By Patrick Bower, Sr Director of Supply Chain at Aceto
Patrick is a recognized demand planning and S&OP expert and a self-professed “S&OP geek.” He has served in a variety of supply chain roles at VP and Senior Director level. He was recognized four times by Supply and Demand Chain Executive magazine as a “Pro to Know". He is also published as an expert in several supply chain journals.
Pat joined Aceto in January 2021 as Senior Director of Supply Chain. We’re leveraging Pat’s expertise to bring our customers more value not only through thought leadership, but also in the top service they enjoy from Aceto.
As organizations continuously work to reset their supply chains in anticipation of what we foresee in the post-COVID world, I am starting to notice articles and commentary pop up about reshoring. Black swan events such as the current pandemic tend to trigger supply chain overreaction and frustration, and this time is no different. Sourcing has captured the spotlight for good reason; the combination of increased reliance on imports flowing out of China plus the endless out of stocks of basic and essential consumer products such as household cleaners, toilet paper, and now ketchup—of all things—has heightened the awareness of fragility in our supply chain and made the interchangeable terms onshoring or reshoring the catchwords of the day.
COVID-19 gave us all a live, up close example of the proverbial butterfly effect—how a small ripple in China exploded into a global supply chain nightmare. Every aspect of the supply chain has been bullwhipped, with container and vessel capacity being particularly exposed right now as evidenced by recent port delays being experienced globally. And many consumer goods companies still can’t get their necessary raw and pack component products out of China, or through US ports, further exacerbating the perception of shortage and setting us all up for the resultant hoarding effects that inevitably follow. The supply chain is so lean that a week-long delay caused by one grounded container ship in the Suez Canal created a whole series of Armageddon-like scenarios.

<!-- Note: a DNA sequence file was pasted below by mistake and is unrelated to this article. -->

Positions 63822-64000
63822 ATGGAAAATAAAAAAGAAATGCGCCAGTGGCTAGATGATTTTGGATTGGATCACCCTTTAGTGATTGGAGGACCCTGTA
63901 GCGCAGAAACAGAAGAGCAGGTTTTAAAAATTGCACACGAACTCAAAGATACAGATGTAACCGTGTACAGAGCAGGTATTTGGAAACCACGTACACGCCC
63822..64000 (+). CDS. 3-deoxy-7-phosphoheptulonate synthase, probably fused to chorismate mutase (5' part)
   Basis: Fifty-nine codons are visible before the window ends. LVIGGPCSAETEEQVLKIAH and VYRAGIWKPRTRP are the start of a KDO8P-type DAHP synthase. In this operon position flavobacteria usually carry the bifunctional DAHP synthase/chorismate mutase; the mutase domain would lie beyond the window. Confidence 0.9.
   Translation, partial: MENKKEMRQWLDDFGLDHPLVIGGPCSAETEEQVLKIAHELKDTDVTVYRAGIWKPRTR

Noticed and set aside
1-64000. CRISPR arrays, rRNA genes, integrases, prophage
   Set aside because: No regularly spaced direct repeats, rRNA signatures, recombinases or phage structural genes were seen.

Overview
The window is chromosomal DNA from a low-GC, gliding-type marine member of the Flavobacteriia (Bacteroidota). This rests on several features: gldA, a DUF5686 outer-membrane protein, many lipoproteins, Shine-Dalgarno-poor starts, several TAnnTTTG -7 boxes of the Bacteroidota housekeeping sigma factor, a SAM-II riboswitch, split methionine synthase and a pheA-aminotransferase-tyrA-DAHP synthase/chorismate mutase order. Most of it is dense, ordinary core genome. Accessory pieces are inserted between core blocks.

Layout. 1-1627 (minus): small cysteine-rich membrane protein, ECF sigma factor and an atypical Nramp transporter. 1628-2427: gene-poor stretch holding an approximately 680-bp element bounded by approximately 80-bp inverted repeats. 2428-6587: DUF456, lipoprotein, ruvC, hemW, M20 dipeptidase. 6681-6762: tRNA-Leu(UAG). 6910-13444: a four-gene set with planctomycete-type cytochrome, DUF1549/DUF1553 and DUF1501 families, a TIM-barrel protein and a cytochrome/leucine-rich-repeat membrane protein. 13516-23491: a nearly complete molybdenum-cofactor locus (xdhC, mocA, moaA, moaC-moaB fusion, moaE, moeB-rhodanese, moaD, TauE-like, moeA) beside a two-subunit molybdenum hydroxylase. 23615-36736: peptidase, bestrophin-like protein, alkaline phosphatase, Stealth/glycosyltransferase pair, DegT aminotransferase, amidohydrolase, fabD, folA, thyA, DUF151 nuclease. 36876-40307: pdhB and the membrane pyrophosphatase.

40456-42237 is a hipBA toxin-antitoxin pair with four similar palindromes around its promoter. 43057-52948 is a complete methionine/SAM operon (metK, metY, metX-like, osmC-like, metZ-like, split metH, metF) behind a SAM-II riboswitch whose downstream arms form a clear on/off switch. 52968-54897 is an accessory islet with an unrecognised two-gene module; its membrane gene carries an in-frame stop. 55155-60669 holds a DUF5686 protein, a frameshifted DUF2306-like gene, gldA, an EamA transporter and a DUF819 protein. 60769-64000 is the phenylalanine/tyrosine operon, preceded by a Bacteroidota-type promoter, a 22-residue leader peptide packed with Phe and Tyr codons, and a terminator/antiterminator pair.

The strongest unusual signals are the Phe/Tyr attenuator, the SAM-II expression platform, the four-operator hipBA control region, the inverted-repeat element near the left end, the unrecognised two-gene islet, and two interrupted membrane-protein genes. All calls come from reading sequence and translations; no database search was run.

Supply chain leadership is concerned. I found the following nugget in a Wall Street Journal article published December 27 of last year: “In May, nearly a quarter of companies told the Institute for Supply Management that they are planning or have begun to reshore or ‘nearshore’ some or most of their operations. That same month, 93% of executives told McKinsey & Co. they would explore a potential overhaul of their supply chains.” There are real discussions afoot as to the future of the supply chain.
As I consider such conversations, my first thought is to question whether the discussion should be so binary. There are far more options currently available to supply chain managers than just reshoring or offshoring. And to be honest most of the discussion around reshoring feels both reactionary and overly simplistic, often infused with political rhetoric, and rarely reflects the exceptional complexity involved in changing sourcing models or building out capacity. Frankly, we cannot always walk the edge of Occam’s razor, seeking out the simplest solution to a problem so complex. You cannot, for example, just build or add incremental manufacturing capacity with the snap of a finger. It takes years to build out production capabilities, with many hurdles between the date of an initial concept and the first product to roll off a production line. Even then, there would remain a tremendous dependency on globally sourced raw materials.